For Maya Angelou (1928-2014)
About now, Maya, would be time for me to learn
to write an elegy, a form I've never tried.
You have joined the ancestors.
But even in death you urge a woman to learn.
About now I should write the lofty verse,
place you with Amiri in Heaven,
brown feet deep in Elysian grasses or in the river
near Enkai's hidden hut. I should write
you reciting before the Creator. You now
have audience eternal with Dunbar,
salons with Hurston, Hughes, and Brooks.
You hug Martin and Malcolm again and again,
grasp why we have been burdened.
Then you see Jimmy Baldwin!
You're greeting, too, those unfamously departed
you made feel famous in their time.
(That girl behind me in college —
you rushed me to tell her of her beauty.
Her dark skin, polished copper.
Her nose like yours.
Her thick lips, the invitation to life.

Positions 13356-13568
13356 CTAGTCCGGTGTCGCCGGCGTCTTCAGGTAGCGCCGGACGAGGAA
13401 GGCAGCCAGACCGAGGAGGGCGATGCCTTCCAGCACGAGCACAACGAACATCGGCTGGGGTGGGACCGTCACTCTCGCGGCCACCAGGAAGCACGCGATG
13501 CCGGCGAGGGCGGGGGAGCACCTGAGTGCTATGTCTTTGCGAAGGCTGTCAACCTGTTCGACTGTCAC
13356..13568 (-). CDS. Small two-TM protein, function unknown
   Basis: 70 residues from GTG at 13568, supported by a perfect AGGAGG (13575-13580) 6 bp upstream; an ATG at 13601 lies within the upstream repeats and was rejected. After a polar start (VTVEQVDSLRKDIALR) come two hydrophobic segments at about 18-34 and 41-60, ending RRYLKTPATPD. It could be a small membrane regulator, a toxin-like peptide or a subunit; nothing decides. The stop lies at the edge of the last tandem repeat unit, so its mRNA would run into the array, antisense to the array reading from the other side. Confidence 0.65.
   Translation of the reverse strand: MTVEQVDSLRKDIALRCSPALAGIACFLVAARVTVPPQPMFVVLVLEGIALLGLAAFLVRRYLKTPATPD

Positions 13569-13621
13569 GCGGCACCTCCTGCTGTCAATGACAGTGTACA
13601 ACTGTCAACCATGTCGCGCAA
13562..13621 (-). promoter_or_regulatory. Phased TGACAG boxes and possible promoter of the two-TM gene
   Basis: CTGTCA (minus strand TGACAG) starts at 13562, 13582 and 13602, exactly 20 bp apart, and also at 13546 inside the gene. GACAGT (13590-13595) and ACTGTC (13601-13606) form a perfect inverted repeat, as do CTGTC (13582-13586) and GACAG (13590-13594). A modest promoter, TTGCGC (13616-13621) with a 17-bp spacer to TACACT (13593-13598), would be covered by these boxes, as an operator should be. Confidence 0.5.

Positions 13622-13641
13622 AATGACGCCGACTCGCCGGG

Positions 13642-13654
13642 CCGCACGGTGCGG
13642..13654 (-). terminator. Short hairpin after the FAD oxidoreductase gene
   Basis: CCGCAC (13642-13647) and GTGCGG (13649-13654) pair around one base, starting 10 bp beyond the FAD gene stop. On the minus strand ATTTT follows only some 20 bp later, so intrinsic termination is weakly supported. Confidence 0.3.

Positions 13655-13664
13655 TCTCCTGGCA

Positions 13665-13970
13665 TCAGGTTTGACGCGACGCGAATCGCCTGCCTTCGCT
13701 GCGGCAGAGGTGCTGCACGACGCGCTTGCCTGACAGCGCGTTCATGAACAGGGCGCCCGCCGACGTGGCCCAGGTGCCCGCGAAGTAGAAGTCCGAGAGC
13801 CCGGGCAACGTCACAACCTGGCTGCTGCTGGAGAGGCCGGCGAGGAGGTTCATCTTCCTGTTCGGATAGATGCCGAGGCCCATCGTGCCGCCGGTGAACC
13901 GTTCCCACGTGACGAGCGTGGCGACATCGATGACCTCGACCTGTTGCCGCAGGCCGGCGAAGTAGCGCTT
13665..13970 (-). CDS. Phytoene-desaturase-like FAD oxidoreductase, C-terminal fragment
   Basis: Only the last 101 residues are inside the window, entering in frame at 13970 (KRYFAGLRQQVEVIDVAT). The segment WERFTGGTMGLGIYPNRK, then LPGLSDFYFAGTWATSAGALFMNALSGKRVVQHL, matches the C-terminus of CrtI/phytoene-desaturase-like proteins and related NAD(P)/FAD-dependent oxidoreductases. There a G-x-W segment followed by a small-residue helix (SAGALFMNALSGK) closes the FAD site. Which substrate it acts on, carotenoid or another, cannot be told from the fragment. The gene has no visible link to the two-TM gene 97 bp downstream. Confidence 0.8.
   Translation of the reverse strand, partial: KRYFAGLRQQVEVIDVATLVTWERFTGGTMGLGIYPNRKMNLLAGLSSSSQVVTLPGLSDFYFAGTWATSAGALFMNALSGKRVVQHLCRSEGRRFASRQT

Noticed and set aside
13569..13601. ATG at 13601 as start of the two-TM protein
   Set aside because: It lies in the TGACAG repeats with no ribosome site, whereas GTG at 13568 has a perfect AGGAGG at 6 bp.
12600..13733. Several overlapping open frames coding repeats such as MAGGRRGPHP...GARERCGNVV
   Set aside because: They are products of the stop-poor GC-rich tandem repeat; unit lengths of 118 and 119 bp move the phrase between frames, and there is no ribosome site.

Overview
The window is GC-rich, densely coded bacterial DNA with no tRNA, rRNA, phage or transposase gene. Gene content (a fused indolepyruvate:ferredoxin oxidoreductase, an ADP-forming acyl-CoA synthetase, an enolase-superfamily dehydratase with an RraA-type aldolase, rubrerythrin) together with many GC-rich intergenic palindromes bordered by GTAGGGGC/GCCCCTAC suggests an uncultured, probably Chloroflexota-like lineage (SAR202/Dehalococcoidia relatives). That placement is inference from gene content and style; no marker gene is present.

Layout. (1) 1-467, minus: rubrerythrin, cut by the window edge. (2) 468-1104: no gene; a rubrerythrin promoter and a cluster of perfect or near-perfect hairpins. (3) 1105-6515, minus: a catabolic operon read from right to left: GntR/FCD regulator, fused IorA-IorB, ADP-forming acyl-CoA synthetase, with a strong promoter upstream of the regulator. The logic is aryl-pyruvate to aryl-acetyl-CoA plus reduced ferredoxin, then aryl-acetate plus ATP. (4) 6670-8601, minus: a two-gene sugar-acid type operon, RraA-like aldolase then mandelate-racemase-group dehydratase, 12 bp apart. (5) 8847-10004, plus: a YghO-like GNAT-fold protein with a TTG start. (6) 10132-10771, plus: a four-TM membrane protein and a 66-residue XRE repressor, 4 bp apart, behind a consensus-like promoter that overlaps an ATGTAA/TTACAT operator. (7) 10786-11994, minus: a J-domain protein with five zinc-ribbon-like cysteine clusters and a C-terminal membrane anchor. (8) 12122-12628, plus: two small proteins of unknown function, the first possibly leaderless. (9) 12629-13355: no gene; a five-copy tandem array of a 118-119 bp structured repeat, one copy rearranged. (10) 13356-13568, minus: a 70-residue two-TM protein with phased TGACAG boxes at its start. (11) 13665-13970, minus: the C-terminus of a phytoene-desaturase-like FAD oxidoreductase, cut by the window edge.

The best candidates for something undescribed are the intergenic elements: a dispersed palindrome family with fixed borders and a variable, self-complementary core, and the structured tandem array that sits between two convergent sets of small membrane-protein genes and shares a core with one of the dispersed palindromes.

She glowed and glowed.
What became of her?
She needed to hear.
I did not know then who I was or maybe
you saw how much I knew,
and for a long time I struggled with how
you looked through me. Did I resist blessing?)
Maya, you leap again — I should write — dancing
the dance none may rehearse.
But you do not need a poem from me.
My thin voice need not elevate
your memory: the world breathes your legacy.
Everywhere an article.
Everywhere a tweet.
Everywhere your face, your height,
your wisdom words
make books of mourning.
Nordette N. Adams, May 28, 2014
7 Pieces of Timeless Wisdom from Maya Angelou at Mother Jones
Maya Angelou, a daughter of the South, a voice for us all at the Los Angeles Times